After that the real fight about drilling in ANWR would begin. If gas at the pump is north of $5-6 at the time I'd say the exploration drilling program happens (how big a program is anyone's guess, but I'd bet they have battle over just about every drilling pad, so fewer holes is more likely than more). Only then will we even have a chance to find out how much oil is or isn't under ANWR.

Quite a long string of events before we start talking about whether the oil that might or might not be under ANWR will ever be tapped to keep the TAPS oil flowing. Interesting that the acronym for the Trans Alaska Pipeline System is TAPS as in the bugle call which all too often signifies 'that's all she wrote.'

Well I've strayed pretty far east of eastern Siberia here, but prior its sale to the US in 1867 Alaska was part of this sorta, kinda, almost relates to the key post ?-)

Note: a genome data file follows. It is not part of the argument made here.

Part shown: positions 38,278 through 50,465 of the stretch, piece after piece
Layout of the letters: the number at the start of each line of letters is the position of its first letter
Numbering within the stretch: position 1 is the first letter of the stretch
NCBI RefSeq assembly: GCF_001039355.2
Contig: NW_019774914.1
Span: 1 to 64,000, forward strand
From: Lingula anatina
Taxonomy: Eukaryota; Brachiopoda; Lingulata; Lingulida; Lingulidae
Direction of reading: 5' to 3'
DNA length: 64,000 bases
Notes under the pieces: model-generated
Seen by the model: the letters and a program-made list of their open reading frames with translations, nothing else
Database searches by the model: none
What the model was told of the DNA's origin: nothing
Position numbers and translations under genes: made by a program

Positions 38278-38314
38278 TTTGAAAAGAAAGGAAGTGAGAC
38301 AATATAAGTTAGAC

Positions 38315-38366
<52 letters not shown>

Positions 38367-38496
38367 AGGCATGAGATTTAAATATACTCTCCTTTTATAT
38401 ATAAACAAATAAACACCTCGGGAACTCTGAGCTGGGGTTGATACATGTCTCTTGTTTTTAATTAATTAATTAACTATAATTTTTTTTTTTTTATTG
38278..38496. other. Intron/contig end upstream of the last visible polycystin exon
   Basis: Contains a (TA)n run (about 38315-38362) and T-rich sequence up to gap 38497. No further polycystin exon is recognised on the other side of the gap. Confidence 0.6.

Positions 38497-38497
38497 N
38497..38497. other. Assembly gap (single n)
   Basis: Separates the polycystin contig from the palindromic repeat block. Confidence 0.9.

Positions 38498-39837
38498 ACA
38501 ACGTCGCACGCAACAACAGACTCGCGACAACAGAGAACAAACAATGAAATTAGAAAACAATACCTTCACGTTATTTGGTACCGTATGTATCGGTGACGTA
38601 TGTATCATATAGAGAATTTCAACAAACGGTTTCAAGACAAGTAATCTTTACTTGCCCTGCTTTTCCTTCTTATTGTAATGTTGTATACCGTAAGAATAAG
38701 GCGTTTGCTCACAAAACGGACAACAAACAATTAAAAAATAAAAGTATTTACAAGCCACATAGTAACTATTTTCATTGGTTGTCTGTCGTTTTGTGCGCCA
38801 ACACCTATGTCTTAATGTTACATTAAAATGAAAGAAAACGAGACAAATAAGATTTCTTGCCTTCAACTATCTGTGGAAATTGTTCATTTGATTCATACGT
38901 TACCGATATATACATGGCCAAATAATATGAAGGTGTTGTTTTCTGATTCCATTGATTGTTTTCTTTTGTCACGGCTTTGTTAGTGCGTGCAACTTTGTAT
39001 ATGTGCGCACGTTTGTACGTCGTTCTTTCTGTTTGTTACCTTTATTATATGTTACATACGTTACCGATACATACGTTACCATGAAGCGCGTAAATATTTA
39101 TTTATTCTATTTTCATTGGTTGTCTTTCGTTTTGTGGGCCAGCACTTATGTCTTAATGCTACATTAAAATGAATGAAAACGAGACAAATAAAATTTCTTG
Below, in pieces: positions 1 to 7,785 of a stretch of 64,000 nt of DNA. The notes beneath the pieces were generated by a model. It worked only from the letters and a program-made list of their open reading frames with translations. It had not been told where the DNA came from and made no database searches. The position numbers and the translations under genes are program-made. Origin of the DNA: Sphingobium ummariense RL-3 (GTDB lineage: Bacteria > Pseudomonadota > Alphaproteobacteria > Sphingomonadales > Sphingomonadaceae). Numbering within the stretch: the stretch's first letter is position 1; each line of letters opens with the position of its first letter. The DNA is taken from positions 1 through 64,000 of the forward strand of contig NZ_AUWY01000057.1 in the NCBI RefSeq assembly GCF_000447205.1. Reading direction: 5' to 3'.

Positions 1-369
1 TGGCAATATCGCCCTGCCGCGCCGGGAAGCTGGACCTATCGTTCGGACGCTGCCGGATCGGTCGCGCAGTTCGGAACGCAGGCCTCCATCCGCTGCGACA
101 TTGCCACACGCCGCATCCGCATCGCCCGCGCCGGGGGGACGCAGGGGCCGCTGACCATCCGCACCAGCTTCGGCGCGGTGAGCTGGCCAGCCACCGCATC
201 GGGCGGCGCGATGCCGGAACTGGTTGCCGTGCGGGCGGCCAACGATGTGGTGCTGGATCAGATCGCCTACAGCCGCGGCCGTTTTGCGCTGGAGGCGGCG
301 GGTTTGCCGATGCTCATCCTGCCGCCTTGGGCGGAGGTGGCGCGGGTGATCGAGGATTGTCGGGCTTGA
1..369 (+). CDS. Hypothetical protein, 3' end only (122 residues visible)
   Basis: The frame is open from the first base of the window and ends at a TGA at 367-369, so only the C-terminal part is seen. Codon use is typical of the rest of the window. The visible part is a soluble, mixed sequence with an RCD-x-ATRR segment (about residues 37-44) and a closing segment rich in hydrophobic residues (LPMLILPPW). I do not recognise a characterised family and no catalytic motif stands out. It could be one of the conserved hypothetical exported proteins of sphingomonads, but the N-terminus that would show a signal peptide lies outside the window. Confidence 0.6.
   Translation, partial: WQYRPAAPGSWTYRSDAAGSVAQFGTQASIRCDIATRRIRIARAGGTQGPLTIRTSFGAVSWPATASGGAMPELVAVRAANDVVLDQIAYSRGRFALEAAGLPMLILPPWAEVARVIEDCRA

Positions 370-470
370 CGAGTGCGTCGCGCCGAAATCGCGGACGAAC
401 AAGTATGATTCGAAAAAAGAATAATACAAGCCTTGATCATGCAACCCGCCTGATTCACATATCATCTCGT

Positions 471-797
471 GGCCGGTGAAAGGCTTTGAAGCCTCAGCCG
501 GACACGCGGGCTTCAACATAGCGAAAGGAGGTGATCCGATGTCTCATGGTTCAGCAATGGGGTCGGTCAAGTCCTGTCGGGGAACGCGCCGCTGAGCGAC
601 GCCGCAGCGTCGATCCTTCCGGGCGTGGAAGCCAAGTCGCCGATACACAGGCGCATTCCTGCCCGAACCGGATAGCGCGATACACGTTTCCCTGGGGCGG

"Total production....... is expected to be 750K barrels per day". With plans to ship this entirely by sea through an area that is restricted by ice and may be subjected to ice sheet flow, I wonder if this amount of oil can really be produced. Are most large crude carriers able to operate in this environment?

Funny you should mention that. Not only has President Obama had a bit of a rethink, and decided to fund a new ice breaker, but the Russians have also started construction of a new "giant" icebreaker which, interestingly is shown clearing the way for a tanker. Maybe they got the idea from the "relief of Nome" - but I suspect not. It is the first of a new generation of ice breakers that are being built wider in order to help tankers. But they won't be appearing until about 2018.

Then after all that oil's gone the next step will be a galactic fighter spaceship a la "Starship Enterprise" to protect the Red Dwarf tanker ships trucking methane back from Titan. Or maybe a big rubber hose liking Earth with Titan, that way we won't need space tankers.

Most of the 750K bpd is existing production.